And then there’s the power upgrades. Not content with just one program for the Cayman R, Delavilla is offering three different power kits that can spike up the output of the Cayman R’s 3.4-liter flat-six engine from its standard 330-horsepower output to either 340 horsepower, 385 horsepower, or 420 horsepower.

We’ve been hearing a lot of talk about Porsche’s future engine choices and with inquisition usually comes some form of confirmation. Apparently, "high-ranking officials at Porsche’s Weissach research and development center in Germany" have spilled the beans to AutoWeek about a four-cylinder horizontally opposed gasoline engine fitted for a future entry level Porsche model. This new engine is slotted for a spiritual successor to the 550 Spyder , but will first find its home in the third-generation Boxster and the second-generation Cayman .

Porsche’s new four-cylinder engine will be built on the same architectural elements as the classic horizontally opposed six-cylinder engine currently being used in the 911 family. The new engine will use a combination of light-pressure turbocharger induction and piezo-guided direct injection. It will be offered in two different versions: an entry level displacing 2.0 liters and a larger 2.5-liter unit. The bigger version is believed to deliver up to 380 HP and will be used for the S versions of the models mentioned.

This confirmation also brings us one step closer to a confirmation for the all-new flat-8 engine that has been rumored to go into Porsche’s new Ferrari competitor . It is possible that this new flat-eight can be an extension of the now-confirmed modular four cylinder engine.

Stay tuned for more details on Porsche’s engine development!

Source: Autoweek
Posted on by Thomas Nelson 2

Porsche can’t seem to shake the lemons off it’s model tree. Once again the Stuttgart manufacturer has been forced to issue a recall, this time centering on 235 2011-2012 models which may have had defective seat belts installed. According to Inside Line, the models that are affected include the 2012 Porsche 911 Carrera 4, 2012 Porsche 911 Carrera 4 GTS , 2012 Porsche 911 Carrera 4S, 2012 Porsche 911 Carrera GTS , 2012 Porsche 911 Carrera S, 2011 Porsche 911 Speedster , 2012 Porsche 911 Targa 4 , 2012 Porsche 911 Targa 4S , 2012 Porsche 911 Turbo , 2012 Porsche 911 Turbo S , 2012 Porsche Boxster S , 2012 Porsche Cayman , 2012 Porsche Cayman R , and 2012Porsche Cayman S . The National Highway Transportation Safety Administration points out that these defective seat belts are centered on the mounting holes in the seat belt anchor plates fitted to the vehicle being too small. If the hole diameter is too small, the anchor plate may not be able to rotate about the fastening bolt as designed. Should this occur, the seat belt may not be routed optimally around the occupant, or may potentially loosen at some point in the future increasing the risk of injury during a crash. Although this problem is serious, it is noted by the NHTSA that no deaths or injuries have resulted from these defective seat belts. Porsche also says this defect stems from a "manufacturing issue" at their seat belt supplier.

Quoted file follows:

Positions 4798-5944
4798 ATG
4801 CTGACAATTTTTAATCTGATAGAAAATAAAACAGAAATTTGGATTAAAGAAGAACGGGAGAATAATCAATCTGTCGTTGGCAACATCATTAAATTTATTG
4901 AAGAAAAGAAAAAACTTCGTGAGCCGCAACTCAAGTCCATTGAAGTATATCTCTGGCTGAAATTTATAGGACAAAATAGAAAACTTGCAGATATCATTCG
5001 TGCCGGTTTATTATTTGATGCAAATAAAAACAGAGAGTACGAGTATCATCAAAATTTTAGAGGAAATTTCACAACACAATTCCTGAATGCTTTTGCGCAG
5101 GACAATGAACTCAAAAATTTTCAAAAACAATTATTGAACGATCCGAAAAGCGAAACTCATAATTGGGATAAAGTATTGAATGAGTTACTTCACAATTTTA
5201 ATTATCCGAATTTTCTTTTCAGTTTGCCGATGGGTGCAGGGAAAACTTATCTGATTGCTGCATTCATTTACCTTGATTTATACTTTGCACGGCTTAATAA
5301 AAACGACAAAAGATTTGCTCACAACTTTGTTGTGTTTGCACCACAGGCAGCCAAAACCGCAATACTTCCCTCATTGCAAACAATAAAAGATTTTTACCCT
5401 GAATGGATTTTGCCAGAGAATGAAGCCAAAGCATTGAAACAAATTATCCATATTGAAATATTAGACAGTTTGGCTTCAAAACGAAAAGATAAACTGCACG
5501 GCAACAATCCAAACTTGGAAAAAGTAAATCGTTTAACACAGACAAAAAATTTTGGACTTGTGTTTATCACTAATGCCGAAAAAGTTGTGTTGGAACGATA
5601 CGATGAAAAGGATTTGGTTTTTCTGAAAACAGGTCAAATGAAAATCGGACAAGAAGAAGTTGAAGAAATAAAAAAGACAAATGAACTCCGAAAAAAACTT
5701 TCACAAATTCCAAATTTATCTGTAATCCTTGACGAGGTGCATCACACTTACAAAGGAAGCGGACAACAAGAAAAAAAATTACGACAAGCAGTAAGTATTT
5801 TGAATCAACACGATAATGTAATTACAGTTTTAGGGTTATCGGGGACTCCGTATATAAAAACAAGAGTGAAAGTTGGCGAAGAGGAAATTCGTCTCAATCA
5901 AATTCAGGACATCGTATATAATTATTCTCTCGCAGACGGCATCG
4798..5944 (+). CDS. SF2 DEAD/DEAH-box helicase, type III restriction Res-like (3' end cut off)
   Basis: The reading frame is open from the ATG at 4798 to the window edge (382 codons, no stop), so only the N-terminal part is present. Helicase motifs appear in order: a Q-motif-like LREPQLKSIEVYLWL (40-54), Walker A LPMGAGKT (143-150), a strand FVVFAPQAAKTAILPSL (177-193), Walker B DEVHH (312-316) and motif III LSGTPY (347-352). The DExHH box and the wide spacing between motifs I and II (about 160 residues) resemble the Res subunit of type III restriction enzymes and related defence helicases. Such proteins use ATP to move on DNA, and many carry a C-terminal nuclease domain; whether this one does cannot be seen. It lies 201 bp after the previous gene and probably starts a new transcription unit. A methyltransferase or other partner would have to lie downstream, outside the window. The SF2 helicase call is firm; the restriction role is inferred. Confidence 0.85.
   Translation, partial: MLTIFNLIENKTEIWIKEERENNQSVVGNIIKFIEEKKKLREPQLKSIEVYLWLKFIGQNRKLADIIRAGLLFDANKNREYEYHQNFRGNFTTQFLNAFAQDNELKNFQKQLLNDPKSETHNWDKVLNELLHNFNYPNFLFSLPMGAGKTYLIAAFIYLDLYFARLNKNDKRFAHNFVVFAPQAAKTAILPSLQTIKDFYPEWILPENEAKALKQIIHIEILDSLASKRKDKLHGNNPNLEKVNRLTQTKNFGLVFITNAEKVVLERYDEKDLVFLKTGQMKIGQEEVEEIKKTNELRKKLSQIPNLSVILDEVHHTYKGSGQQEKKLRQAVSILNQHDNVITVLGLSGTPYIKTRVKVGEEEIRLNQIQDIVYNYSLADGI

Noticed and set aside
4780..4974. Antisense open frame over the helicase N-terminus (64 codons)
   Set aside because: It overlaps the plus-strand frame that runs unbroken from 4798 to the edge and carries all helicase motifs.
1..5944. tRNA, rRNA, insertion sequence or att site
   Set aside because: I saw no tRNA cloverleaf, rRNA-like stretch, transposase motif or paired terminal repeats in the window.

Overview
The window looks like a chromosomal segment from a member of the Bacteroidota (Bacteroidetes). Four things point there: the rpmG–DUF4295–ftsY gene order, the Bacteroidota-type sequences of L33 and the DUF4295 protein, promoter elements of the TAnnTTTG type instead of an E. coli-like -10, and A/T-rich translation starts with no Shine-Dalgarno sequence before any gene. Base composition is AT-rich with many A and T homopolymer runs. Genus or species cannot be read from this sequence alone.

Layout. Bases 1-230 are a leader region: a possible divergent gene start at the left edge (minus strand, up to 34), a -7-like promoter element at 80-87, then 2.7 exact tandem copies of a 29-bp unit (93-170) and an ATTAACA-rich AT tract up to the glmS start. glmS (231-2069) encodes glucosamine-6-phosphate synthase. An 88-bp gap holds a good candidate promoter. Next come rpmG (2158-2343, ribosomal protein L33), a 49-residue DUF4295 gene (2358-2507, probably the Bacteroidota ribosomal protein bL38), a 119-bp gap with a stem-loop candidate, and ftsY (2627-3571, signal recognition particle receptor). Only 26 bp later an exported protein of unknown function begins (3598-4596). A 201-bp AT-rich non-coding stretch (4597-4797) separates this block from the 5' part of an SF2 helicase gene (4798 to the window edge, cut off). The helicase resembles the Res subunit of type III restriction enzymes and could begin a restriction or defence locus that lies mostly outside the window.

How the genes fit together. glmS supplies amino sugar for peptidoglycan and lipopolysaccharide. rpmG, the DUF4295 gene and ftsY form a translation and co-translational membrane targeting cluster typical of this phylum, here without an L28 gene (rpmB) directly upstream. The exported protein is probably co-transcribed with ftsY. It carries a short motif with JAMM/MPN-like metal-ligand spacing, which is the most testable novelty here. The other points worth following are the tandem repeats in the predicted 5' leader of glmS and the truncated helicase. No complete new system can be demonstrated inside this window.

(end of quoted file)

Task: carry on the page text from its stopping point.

We don’t think this will affect Porsche at all. We still look at Porsche cars as the one of the finest sports car manufacturers in the world.

Source: NHTSA

Porsche tuning firm extraordinaire, RUF , is one of the best in the business at what it does. So much so, that they produce some of the fastest and most powerful Porsche upgrades on the planet.

The latest model of their Cayman-based CTR 3 is a perfect example of that. Already boasting two previous models, the CTR 3 is the epitome of how a Porsche Cayman should be tuned up. On its own, the German sports car is already capable of producing an output of 265 horsepower, thanks to a 2.9-liter inline-six engine, but RUF have put their talents to good use to give the Cayman the proper juicing up. This was done by completely redesigning the car’s look and replacing the existing engine with a more powerful 3.8-liter flat-six cylinder engine with a staggering output of 750 horsepower.

Just in case your math is slow, that’s more than twice the ponies the standard Cayman has. Just goes to show how these guys are one of the best at what they do.

More details on the RUF CTR 3 after the jump.

Back to top